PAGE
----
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# Soil Mechanics

CVL 3413

Chapter 3
Weight-Volume Relationships
Dr. Sari Abusharar
Assistant Professor
Civil Engineering Department
Faculty of Applied Engineering and Urban Planning

## 2nd Semester 2015-2016 1

Outline of Presentation
 WeightVolume Relationships

##  Relationships among Unit Weight, Void Ratio, Moisture Content,

and Specific Gravity

##  Various Unit-Weight Relationships

 Relative Density
WeightVolume Relationships

Air

Water

Solid
WeightVolume Relationships
The total volume of a given soil sample can be expressed as

Assuming that the weight of the air is negligible, we can give the
total weight of the sample as

Void ratio (e) is defined as the ratio of the volume of voids to the
volume of solids. Thus,

## Porosity (n) is defined as the ratio of the volume of voids to the

total volume, or
WeightVolume Relationships
The degree of saturation (S) is defined as the ratio of the volume of
water to the volume of voids, or
WeightVolume Relationships
Moisture content (w) is also referred to as water content and is
defined as the ratio of the weight of water to the weight of solids in
a given volume of soil:

## From Eqs. (3.2), (3.8), and (3.9),

WeightVolume Relationships
The dry unit ( d) weight can expressed as:

From Eqs. (3.10) and (3.11), the relationship of unit weight, dry unit
weight, and moisture content can be given as
WeightVolume Relationships
Volume Relationships
WeightVolume Relationships
Weight Relationships
WeightVolume Relationships
WeightVolume Relationships

kilogram-force (kgf)
WeightVolume Relationships
Basic Relationships
Relationships among Unit Weight, Void Ratio, Moisture Content, and
Specific Gravity

To obtain a
relationship among
unit weight (or
density), void ratio,
and moisture
content, let us
consider a volume of
soil in which the
volume of the soil
solids is one.
Relationships among Unit Weight, Void Ratio, Moisture Content, and
Specific Gravity

## The weights of soil solids and water can be given as

Now, using the definitions of unit weight and dry unit, we can write

and

or
Relationships among Unit Weight, Void Ratio, Moisture Content, and
Specific Gravity

## Because the weight of water for the soil element under

consideration is , the volume occupied by water is

## Hence, from the definition of degree of saturation

or
Relationships among Unit Weight, Void Ratio, Moisture Content, and
Specific Gravity

## If the soil sample is

saturatedthat is,
the void spaces are
completely filled
with water
Relationships among Unit Weight, Void Ratio, Moisture Content, and
Specific Gravity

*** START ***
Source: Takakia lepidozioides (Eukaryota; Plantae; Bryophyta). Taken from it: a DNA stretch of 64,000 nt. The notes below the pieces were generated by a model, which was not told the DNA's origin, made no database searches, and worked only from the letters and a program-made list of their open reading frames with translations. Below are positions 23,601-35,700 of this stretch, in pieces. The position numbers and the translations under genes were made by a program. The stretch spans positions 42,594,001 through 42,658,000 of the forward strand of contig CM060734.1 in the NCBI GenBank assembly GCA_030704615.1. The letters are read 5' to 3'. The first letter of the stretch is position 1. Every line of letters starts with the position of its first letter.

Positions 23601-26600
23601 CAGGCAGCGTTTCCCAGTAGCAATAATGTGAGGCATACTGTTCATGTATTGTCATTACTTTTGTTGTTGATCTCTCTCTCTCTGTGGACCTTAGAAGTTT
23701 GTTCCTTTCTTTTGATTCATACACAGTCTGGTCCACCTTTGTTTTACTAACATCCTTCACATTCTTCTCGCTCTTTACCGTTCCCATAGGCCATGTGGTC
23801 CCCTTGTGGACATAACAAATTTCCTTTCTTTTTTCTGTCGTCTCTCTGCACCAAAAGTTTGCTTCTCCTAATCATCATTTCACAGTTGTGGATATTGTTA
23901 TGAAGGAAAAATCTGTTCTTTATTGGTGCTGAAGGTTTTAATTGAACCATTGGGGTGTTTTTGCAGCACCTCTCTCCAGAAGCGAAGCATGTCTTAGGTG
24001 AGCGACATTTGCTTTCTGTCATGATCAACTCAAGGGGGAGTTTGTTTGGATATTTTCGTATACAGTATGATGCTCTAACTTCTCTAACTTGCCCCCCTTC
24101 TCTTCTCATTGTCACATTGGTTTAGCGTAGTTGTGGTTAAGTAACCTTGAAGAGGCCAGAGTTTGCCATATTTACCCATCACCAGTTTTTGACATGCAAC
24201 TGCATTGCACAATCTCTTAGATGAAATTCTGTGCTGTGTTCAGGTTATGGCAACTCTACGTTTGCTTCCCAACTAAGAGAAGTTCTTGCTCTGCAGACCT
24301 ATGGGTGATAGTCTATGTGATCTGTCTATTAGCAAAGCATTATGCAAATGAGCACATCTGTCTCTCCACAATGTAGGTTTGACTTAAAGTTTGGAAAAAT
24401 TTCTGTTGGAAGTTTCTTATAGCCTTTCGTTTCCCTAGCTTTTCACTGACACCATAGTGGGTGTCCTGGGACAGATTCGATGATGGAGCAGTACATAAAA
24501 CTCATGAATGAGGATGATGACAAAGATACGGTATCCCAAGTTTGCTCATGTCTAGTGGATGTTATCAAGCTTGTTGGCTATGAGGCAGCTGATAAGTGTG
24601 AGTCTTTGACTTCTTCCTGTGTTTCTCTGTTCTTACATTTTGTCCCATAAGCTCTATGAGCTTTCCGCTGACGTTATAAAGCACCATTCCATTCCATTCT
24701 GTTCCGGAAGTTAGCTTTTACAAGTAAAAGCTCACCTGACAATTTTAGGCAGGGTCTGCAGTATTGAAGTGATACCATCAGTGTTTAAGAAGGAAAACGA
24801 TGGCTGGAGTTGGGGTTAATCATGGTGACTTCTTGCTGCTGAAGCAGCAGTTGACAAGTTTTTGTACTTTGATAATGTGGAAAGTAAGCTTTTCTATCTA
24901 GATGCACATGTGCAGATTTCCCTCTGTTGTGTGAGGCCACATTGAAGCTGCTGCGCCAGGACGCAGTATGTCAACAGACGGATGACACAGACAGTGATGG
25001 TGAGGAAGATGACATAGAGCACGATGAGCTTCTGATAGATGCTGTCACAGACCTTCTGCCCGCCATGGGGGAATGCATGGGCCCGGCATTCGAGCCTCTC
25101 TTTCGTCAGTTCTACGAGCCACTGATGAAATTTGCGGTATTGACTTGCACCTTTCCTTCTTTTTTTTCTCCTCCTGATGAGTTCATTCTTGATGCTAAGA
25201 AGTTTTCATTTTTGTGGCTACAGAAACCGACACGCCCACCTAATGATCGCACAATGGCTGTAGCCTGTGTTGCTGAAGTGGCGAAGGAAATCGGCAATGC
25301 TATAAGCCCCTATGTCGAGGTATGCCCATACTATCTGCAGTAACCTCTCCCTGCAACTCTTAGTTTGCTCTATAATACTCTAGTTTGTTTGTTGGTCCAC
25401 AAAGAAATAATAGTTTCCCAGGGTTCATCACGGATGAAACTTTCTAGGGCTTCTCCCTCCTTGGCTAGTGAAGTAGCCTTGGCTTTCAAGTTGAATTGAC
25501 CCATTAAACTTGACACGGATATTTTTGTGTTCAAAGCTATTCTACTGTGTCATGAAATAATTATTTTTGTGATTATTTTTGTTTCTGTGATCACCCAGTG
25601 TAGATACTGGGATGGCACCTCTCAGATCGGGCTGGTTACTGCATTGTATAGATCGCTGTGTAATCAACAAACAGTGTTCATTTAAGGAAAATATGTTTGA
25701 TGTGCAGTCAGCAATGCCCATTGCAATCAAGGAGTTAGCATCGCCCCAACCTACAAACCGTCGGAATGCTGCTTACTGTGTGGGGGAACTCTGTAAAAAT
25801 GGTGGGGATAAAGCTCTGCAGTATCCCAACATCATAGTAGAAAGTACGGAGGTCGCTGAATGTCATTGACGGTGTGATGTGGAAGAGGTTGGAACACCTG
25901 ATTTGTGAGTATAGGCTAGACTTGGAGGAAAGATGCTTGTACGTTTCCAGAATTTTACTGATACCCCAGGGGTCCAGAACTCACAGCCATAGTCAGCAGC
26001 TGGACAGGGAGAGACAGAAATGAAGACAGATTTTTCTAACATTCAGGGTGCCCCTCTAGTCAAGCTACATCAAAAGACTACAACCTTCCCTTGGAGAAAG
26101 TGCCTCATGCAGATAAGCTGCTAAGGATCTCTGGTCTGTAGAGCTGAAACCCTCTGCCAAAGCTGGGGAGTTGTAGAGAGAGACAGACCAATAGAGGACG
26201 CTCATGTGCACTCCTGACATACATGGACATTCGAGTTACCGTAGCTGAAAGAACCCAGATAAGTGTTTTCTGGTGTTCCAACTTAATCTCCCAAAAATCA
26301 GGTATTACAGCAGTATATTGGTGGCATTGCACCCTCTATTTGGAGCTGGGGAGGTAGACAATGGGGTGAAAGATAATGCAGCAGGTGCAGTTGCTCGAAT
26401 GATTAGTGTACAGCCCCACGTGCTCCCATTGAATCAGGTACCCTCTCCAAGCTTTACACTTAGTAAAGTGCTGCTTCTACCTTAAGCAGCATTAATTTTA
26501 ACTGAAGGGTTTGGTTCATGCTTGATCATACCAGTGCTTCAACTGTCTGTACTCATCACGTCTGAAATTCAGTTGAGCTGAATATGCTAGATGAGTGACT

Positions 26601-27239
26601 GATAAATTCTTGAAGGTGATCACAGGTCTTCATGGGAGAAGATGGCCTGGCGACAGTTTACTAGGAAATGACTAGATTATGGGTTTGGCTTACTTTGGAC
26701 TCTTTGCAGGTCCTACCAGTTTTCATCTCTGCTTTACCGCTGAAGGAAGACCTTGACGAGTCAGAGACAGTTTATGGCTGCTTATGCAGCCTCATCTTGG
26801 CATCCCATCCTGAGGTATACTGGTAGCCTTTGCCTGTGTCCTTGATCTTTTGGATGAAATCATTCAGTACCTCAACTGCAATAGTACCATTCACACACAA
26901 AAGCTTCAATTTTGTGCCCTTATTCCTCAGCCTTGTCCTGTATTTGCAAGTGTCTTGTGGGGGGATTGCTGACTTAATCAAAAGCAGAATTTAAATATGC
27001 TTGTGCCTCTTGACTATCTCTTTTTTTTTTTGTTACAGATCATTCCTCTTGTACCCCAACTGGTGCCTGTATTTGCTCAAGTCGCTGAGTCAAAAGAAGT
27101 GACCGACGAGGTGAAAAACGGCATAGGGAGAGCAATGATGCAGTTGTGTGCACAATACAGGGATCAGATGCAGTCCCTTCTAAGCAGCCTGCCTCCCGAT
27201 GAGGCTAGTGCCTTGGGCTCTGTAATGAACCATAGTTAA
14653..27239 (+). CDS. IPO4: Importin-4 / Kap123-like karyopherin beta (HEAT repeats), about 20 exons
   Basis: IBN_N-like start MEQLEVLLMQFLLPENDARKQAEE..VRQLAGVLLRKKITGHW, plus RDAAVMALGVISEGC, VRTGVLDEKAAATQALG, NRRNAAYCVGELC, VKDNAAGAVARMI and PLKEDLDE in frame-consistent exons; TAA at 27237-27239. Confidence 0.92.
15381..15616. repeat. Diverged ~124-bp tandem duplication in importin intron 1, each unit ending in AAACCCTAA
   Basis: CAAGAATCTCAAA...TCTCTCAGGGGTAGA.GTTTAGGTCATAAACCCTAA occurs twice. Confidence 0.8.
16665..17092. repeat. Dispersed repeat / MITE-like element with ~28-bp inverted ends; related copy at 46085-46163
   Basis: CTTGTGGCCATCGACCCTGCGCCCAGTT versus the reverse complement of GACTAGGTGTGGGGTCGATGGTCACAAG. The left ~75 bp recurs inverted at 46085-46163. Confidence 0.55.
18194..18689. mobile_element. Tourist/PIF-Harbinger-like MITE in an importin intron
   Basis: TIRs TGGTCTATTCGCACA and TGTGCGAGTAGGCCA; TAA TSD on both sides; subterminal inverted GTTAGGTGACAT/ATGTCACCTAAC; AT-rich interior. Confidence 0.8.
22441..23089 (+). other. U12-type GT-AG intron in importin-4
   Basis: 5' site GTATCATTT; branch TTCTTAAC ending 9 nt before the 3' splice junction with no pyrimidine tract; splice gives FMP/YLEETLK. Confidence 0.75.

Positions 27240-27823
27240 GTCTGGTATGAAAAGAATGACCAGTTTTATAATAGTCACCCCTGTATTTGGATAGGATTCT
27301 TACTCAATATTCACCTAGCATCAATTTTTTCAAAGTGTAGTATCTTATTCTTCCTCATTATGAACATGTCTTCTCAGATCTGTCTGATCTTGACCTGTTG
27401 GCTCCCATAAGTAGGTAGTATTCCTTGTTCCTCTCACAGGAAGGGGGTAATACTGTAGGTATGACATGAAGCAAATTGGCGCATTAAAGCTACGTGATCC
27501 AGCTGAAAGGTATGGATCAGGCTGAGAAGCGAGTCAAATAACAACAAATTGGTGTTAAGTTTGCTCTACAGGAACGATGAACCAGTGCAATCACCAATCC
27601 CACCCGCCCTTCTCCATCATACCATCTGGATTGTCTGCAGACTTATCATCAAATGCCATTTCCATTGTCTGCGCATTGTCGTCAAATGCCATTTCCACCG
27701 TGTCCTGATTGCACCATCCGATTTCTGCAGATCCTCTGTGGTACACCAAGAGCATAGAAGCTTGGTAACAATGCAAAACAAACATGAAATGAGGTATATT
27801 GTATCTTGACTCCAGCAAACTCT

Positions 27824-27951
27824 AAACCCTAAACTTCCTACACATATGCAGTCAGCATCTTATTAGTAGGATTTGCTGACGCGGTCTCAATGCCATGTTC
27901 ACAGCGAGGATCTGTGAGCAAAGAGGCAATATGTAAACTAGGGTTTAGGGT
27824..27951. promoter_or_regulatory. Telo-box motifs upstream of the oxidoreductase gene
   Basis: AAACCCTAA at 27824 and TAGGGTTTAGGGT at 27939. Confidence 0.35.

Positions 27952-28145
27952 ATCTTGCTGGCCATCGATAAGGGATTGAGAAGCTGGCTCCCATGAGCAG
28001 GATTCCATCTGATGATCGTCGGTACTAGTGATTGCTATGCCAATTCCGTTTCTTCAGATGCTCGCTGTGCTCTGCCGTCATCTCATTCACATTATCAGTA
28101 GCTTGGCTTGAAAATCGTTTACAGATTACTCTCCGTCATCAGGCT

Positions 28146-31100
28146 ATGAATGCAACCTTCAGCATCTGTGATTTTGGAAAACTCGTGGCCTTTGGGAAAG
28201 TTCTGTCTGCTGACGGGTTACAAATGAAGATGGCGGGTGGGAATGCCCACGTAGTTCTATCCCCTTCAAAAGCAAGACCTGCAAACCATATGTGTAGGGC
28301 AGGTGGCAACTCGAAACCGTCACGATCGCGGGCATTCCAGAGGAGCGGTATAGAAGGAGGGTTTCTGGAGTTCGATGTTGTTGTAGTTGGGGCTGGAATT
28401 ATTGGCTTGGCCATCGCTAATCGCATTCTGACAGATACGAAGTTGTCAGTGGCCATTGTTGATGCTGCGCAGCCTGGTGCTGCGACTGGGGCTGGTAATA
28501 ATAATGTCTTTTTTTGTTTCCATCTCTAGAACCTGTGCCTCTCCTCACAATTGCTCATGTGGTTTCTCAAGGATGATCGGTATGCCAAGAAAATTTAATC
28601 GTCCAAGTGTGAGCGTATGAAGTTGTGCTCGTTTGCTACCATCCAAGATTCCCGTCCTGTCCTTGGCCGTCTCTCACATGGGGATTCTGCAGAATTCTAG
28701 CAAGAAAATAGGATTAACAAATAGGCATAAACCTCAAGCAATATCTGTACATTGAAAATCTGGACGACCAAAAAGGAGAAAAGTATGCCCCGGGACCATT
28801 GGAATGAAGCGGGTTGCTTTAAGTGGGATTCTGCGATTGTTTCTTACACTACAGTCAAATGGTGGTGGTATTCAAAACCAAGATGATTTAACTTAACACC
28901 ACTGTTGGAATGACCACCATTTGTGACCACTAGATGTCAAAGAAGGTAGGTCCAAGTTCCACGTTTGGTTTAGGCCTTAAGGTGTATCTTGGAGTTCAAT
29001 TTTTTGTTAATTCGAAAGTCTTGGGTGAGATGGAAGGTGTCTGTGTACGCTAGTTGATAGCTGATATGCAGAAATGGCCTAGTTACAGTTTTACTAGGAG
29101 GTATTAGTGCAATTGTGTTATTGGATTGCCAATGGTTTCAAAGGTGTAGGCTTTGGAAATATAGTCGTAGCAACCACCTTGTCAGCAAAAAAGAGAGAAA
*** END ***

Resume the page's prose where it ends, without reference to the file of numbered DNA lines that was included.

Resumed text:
manner

## From eq. (3.18), S=1

Relationships among Unit Weight, Void Ratio, Moisture Content, and
Specific Gravity
As mentioned before, due to the convenience of working with
densities in the SI system, the following equations, similar to unit
weight relationships given in Eqs. (3.15), (3.16), and (3.19), will be
useful:
Relationships among Unit Weight, Porosity, and Moisture Content

The relationship
among unit weight,
porosity, and
moisture content can
be developed in a
manner similar to
that presented in the
preceding section.
Consider a soil that
has a total volume
equal to one.
Relationships among Unit Weight, Porosity, and Moisture Content

## Consider a soil that has a total volume equal to one, as shown in

Figure 3.5. From Eq. (3.4),

## If V is equal to 1, then Vv is equal to n, so Vs = 1 - n. The weight of

soil solids (Ws) and the weight of water (Ww) can then be expressed
as follows:
Relationships among Unit Weight, Porosity, and Moisture Content

## The moist unit weight equals

Relationships among Unit Weight, Porosity, and Moisture Content
Relationships among Unit Weight, Porosity, and Moisture Content

## Figure 3.6 shows a soil sample that is saturated and has V = 1.

According to this figure,

## The moisture content of a saturated soil sample can be expressed as

Various Unit-Weight Relationships
Various Unit-Weight Relationships
Examples 3.1
Examples 3.2
Examples 3.2

1958.3
Or d = = = 1803.3 kg/m 3
1 + 1 + 8.6
100
Examples 3.2
Examples 3.2
Examples 3.3
Examples 3.4
Examples 3.4
Relative Density
The term relative density is commonly used to indicate the in situ
denseness or looseness of granular soil. It is defined as:
Relative Density

The values of Dr may vary from a minimum of 0% for very loose soil
to a maximum of 100% for very dense soils. Soils engineers
qualitatively describe the granular soil deposits according to their
relative densities.
Relative Density
Relative Density
Relative Density
Maximum and Minimum Dry Unit Weights of Granular Soils
Relative Density
Maximum and Minimum Dry Unit Weights of Granular Soils

Relative density
vibrating table
Examples 3.5
HW # 2

Problems
3.3
3.6
3.11
3.20
3.24